Vol 3. Issue 30 / October 11, 2004
Antibody Production Facility Stands Behind Its Work
By Mika Ono
The Scripps Research Institute's Antibody Production Core Facility has been in high demand lately, and it's easy to see why. The recently modernized and reorganized facility offers Scripps Research investigators high-quality, efficient, and individualized service.
"We can offer more personal attention and interaction than a company can," says Scientific Associate Diane Kubitz, who directs the facility. "We take the time to trouble-shoot difficult problems, and we are open to special requests. If researchers want something customized all they have to do is ask."
Antibodies, when produced naturally in our bodies, act as an important defense against infectious agents. Researchers have also found antibodies can be useful in the treatment and diagnosis of some diseases, as well as the detection of drugs, infectious agents, and other substances in the blood. And antibodies have become an important tool in the laboratory.
While some investigators produce antibodies in their own labs, others find it more efficient to use outside resources for this task. The Antibody Production Core was established four years ago to serve these investigators and to assist in the institute's compliance with National Institutes of Health guidelines encouraging in vitro antibody production.
"If you've never done antibody development before, even routine work can be daunting," says Diane (who asked that her first name be used in this article). "We provide the necessary expertise for a wide variety of projects, from the simple to the complex."
Diane explains that since antibody production is a labor-intensive process, experienced technicians make a difference in its success rate. "The technicians at the facility work on these projects all the time," she says. "They have learned what it takes to make different kinds of projects work. We have a lot of experience and a really great team."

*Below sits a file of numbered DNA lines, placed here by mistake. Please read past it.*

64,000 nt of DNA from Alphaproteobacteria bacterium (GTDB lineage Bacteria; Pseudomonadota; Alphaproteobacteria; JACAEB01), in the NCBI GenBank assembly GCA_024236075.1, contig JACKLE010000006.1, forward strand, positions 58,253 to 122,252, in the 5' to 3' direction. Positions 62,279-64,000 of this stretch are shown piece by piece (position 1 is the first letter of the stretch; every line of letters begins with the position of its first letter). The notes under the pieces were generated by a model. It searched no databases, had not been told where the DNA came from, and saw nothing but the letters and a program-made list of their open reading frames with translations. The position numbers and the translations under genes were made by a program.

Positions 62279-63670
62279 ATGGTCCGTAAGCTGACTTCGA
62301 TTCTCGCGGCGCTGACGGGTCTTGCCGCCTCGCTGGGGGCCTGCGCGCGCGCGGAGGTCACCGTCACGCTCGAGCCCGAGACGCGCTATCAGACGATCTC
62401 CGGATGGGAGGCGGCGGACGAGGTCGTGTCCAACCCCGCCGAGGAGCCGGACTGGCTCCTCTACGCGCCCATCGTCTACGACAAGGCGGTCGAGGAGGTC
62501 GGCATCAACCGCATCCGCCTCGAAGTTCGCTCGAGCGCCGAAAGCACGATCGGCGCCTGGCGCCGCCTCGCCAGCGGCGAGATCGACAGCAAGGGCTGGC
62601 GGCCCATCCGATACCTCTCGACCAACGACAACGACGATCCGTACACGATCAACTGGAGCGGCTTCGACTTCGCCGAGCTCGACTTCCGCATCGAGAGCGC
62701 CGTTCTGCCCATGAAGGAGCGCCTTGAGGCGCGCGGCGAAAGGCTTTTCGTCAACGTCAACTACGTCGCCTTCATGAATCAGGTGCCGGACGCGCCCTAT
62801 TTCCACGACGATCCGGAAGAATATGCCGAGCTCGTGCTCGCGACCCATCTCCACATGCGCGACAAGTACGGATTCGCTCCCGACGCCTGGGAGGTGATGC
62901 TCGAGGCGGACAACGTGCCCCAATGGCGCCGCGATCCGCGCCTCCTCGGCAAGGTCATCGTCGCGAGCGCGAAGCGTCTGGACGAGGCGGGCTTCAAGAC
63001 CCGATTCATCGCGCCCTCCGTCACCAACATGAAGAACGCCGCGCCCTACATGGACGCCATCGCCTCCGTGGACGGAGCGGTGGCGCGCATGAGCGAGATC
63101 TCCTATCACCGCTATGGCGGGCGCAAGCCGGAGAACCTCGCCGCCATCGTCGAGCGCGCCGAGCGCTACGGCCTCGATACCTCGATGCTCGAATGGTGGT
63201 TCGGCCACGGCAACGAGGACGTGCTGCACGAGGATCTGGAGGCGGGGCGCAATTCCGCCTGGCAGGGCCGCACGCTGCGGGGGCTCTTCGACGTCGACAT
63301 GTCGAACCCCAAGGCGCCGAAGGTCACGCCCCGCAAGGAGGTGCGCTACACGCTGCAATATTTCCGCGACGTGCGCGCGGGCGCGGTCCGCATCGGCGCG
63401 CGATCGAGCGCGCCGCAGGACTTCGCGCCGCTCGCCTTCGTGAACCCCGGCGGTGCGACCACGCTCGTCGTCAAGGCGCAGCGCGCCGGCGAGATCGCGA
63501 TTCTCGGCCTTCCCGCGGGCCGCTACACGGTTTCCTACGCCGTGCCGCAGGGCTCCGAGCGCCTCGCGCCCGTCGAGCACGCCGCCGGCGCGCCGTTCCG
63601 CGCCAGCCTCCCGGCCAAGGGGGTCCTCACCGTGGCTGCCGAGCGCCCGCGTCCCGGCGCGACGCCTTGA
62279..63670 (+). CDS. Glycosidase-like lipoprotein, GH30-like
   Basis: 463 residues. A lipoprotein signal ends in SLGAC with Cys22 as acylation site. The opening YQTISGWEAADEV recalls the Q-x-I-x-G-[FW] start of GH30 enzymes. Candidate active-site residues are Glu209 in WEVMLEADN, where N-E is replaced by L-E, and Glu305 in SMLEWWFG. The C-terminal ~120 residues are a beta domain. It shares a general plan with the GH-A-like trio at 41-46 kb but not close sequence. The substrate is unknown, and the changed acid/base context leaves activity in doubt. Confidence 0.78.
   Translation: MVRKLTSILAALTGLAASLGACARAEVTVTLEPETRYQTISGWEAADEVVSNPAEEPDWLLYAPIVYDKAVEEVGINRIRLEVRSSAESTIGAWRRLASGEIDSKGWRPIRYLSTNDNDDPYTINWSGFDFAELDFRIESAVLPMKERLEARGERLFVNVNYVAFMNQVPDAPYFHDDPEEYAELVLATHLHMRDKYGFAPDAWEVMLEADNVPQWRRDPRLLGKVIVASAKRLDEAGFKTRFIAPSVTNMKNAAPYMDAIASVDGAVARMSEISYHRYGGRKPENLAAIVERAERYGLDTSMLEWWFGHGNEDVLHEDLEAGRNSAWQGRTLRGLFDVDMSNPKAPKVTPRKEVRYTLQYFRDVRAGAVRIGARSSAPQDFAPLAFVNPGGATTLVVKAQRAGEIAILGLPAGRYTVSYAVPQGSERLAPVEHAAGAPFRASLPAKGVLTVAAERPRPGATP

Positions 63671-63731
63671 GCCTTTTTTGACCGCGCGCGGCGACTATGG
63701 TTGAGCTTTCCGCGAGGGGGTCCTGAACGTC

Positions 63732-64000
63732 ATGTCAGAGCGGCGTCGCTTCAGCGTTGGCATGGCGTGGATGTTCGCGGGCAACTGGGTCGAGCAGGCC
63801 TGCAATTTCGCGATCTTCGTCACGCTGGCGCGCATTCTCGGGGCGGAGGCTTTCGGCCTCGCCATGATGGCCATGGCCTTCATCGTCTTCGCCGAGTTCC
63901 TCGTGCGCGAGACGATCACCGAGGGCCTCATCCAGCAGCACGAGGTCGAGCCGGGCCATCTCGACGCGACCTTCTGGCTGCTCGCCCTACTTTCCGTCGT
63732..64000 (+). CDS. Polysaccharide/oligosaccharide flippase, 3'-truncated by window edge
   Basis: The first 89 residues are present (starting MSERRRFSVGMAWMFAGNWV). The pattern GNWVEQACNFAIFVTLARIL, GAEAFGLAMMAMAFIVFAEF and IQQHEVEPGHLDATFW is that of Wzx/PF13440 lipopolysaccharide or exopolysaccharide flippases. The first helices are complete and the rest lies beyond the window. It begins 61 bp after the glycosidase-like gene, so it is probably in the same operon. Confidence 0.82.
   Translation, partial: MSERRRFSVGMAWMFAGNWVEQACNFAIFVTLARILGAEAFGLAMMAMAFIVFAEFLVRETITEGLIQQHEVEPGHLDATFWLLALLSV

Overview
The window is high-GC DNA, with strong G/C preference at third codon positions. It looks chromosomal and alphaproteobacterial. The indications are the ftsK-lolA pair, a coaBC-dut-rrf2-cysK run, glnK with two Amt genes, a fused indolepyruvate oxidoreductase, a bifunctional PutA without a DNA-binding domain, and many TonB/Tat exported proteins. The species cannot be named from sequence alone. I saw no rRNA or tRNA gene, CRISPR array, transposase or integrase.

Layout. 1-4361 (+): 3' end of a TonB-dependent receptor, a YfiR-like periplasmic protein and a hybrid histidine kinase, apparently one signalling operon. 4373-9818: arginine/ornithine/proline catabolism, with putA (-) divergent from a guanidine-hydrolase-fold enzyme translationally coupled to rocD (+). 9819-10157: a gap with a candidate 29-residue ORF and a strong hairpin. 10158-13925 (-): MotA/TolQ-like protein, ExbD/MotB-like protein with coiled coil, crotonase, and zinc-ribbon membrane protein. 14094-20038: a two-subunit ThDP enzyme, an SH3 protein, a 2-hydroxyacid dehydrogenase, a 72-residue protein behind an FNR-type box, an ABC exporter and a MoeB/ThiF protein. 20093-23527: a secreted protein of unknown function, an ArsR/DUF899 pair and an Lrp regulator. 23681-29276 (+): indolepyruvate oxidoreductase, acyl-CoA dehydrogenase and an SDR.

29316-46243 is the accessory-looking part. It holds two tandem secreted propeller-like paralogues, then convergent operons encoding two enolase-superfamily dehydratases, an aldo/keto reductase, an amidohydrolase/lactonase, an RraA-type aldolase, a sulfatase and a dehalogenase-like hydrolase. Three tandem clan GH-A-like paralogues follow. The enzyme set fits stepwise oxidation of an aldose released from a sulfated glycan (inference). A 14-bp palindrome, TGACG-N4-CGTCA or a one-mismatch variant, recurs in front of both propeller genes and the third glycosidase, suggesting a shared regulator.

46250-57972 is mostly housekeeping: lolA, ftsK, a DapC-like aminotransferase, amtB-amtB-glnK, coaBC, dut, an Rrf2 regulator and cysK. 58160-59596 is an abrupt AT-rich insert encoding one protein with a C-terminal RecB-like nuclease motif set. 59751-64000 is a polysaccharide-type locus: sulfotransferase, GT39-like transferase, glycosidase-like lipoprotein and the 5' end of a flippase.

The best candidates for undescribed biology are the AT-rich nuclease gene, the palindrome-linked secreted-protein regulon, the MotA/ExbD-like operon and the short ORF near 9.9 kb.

As long-time manager of Scripps Research President Richard Lerner's laboratory, Diane has been involved in antibody production for 24 years. In addition to the technicians at the Antibody Core Facility, she currently supervises nine technicians in the Lerner lab, who produce and purify antibodies for his research.
When Diane also began directing the Scripps Research Antibody Production Core Facility in the spring of 2003, she started by taking an honest assessment of the facility's strengths and weaknesses, aiming to make it a real asset for the institution. Today, feedback from scientists who use the facility is highly positive.
Professor Linda Sherman is one of the investigators who uses the facility. "I think [the staff members at the Antibody Production Core Facility] are extremely knowledgeable, highly skilled, and very efficient," she says. "Diane is very accommodating and a pleasure to deal with."
The Antibody Production Core Facility now offers:
More information about the facility's services is available at its new web site, at http://www.scripps.edu/researchservices/abcore/. Also look to the site for monthly specials.
Diane encourages investigators to contact her with any questions or concerns they might have—including training of technicians, help with protocols, and acquisition of media and reagents. Currently, the facility is working on several new services, including the development of rat monoclonal antibodies.
Diane holds office hours on Tuesday, from 10 AM to noon in 3050 Science Park Drive, Room 210, and from 10 AM to noon on Thursday, in the Beckman Center, Room 529. She can be contacted at email@example.com or firstname.lastname@example.org, x4-9941, or mail drop SP3.
Send comments to: mikaono[at]scripps.edu
"We provide the necessary expertise for a wide variety of projects, from the simple to the complex," says Diane Kubitz, who directs the Scripps Research Antibody Production Core Facility. Photo by Kevin Fung.